Nick – The controversy stems from the fact that Diamond Comics Distributors wasn’t comfortable running our logo in the Previews catalog. So my Danger Zone publisher, Jason Martin, slapped those hilarious CENSORED bars over the F*ck on the covers.
The whole thing is so absurd to me because the word is already censored in the first place! But I did anticipate that our title might make some people uncomfortable, so I was psychologically prepared for things like that to happen.
As for our working title of The Bible 2, that’s all it was -- a working title. & when it came time to seriously consider pitching our story, I went online & vetted it. I learned that someone else had already self-published a comic book called “The Bible 2” in 2012.
So Daniel & I brainstormed a list of at least 40 other names. & eventually Holy F*ck was selected, which I think is great because it’s a much more accurate representation of our comic book.
As for the content, well, there hasn’t been any controversy... yet! Frankly, I think the last page of the first issue is far more controversial than the title. Oh, & our variant covers for Holy F*ck #3, those are juicy...
QRD – Do you have any worries about Holy F*ck offending people?
Nick – Nah, not really. I’m actually quite proud of how well Holy F*ck respects an individual’s right to choose what they want to believe in. The operative idea here being choice, because what I don’t respect is when people are told what to believe in (or even worse, when they’re manipulated into holding a set a beliefs).
But regardless of how I intellectualize the philosophy behind the story, it’s clearly a raunchy satire. The idea is to laugh along as a character like Jesus is ripped from his accepted biblical context & thrust into the archetype of an 80s action movie tough guy. It’s about subverting expectation & playing with assumptions.
QRD – If you were to suggest someone read only one thing you’ve done to get what you are about, what would it be?
Nick – I don’t have a single story that represents me in a total way. I’m all of my stories rolled up into the same package.
& nowadays I see my stories as opportunities to start conversations. I’m more interested in generating questions than supplying answers. So a lot of my work is about asking others to come on a journey with me & explore some challenging or bizarre ideas, regardless of whether those ideas are “what I’m about” as a person.
QRD – If Palin comes back in 2016, will Zombie Palin as well?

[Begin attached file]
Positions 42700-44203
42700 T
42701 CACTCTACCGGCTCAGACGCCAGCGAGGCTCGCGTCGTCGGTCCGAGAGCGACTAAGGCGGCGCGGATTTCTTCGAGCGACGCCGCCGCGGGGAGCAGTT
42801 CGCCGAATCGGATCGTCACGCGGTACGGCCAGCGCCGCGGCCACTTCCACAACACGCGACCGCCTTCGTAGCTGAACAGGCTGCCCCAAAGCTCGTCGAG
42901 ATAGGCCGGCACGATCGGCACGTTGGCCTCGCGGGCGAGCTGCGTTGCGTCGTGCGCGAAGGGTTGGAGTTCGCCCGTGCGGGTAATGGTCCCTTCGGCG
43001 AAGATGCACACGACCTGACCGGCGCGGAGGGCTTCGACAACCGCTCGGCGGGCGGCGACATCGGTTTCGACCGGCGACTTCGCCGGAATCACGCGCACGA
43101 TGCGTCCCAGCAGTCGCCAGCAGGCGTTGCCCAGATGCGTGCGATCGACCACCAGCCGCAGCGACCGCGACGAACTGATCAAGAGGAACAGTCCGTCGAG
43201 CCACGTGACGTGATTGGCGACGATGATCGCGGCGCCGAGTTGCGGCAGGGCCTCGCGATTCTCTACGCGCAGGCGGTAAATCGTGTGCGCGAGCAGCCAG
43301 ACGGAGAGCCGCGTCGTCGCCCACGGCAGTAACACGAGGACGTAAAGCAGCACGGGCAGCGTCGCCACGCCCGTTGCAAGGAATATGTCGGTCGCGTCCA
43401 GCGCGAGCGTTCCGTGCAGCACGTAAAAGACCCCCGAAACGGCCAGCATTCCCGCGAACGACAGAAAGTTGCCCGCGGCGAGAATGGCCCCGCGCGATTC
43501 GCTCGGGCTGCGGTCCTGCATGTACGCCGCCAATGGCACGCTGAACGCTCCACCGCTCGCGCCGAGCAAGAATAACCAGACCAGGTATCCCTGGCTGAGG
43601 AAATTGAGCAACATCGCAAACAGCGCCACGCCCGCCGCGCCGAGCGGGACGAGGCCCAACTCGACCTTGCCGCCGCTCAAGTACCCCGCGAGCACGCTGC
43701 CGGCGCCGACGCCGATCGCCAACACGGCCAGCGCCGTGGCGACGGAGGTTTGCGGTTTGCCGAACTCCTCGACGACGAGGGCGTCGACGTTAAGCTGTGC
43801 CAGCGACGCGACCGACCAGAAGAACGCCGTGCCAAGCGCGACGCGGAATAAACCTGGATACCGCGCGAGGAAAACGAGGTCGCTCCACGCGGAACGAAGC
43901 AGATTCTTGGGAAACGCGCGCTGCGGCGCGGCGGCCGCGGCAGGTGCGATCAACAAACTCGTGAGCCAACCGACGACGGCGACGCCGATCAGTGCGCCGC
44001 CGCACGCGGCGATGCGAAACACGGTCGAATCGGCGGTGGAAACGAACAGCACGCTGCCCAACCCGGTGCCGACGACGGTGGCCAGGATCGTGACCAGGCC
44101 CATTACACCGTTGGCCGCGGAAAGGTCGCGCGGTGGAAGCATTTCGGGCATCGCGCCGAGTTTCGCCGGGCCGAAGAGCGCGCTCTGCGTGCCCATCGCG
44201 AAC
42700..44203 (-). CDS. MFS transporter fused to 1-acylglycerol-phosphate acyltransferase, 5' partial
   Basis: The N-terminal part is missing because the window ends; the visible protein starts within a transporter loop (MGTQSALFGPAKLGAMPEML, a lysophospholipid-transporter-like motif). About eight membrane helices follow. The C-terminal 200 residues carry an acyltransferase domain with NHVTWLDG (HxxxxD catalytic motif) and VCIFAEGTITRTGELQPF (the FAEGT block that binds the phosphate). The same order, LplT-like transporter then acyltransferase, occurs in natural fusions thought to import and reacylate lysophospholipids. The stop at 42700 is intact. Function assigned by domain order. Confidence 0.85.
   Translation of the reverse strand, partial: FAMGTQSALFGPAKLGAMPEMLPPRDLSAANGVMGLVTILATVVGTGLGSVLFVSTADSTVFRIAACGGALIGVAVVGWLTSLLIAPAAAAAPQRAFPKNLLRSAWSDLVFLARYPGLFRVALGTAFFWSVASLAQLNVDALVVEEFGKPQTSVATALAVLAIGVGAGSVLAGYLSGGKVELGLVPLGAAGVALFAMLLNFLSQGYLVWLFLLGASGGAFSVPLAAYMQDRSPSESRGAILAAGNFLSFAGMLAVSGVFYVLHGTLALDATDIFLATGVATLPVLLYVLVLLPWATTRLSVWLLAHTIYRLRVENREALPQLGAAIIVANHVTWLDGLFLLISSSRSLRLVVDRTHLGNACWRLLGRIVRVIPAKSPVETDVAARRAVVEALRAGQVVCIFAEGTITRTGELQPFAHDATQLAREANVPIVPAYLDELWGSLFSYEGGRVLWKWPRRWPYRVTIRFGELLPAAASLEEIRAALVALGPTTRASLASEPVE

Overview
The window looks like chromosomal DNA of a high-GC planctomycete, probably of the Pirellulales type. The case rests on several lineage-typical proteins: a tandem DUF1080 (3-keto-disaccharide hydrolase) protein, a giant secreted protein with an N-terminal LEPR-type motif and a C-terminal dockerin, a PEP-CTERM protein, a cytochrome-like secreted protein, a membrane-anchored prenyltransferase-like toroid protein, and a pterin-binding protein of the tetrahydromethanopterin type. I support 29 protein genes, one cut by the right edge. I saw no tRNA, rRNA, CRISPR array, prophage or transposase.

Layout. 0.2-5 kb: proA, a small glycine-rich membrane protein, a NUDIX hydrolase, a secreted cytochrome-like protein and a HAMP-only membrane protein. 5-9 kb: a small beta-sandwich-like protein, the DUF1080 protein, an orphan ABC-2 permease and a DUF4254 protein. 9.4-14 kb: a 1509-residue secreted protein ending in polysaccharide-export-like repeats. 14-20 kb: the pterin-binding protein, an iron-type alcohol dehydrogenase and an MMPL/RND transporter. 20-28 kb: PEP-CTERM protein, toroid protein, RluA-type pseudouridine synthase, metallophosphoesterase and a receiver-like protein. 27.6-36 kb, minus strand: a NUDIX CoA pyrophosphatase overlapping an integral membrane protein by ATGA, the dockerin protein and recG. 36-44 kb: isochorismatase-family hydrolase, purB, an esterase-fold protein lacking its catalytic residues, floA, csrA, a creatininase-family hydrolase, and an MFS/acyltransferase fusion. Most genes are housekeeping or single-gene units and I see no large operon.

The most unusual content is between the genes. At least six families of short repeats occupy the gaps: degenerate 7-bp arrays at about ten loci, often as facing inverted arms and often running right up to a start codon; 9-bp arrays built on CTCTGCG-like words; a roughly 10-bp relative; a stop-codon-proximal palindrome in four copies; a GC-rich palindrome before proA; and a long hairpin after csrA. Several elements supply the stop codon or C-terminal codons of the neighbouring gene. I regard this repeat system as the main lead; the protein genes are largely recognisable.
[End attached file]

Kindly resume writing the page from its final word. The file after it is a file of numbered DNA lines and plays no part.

Nick – Nope.
QRD – Is there any mainstream comic you’d want to work on & if so what do you think you’d bring to it that others wouldn’t?
Nick – I’m still so far away from any gig like that. Years, if not decades! & who knows where I’ll be creatively by the time I’ve opened up enough doors to have that kind of opportunity? I don’t even feel like I can speculate on it.
QRD – Do you plan to continue to make zine style comics or do you think digital & professionally printed are the way to go?
Nick – I doubt I’ll ever stop making zines. I made them in high school. They got me through my college portfolio review. & my senior thesis in college was a zine! Years later, I was inspired by artists like you to start making minicomics & that led me to where I am now.
I’m not making zines or minicomics at the moment, but it’s great because I can always return to publishing that way. I even made some Holy F*ck minis for San Diego Comic-Con in July! People walking the floor were a little confused by seeing them at the Action Lab booth, but a few con-goers knew what was up. Zines & minicomics are great formats.
QRD – You’ve done a lot of different conventions over the years. What have been the most & least successful for you financially, emotionally, & artistically?
Nick – I don’t even know how to begin to answer this question! I’ve rewritten my answer like five times & now I’ve just deleted it. Sorry.
QRD – Has the move from Pittsburgh to California effected your work? Have you been able to find that same sense of community?
Nick – I’m not involved in Long Beach’s artistic community. So that’s pretty different for me. I was really entrenched in Pittsburgh’s comics & art scene by the time I left.
But I don’t miss it. Long Beach has been very freeing for me. I just don’t give a fuck anymore, man! I create what I wanna create how I wanna create it. & when I hit a roadblock in that process, I adapt to it & keep moving.
QRD – Anything else?
Nick – Thanks for taking the time to ask these thoughtful questions! I appreciate it :D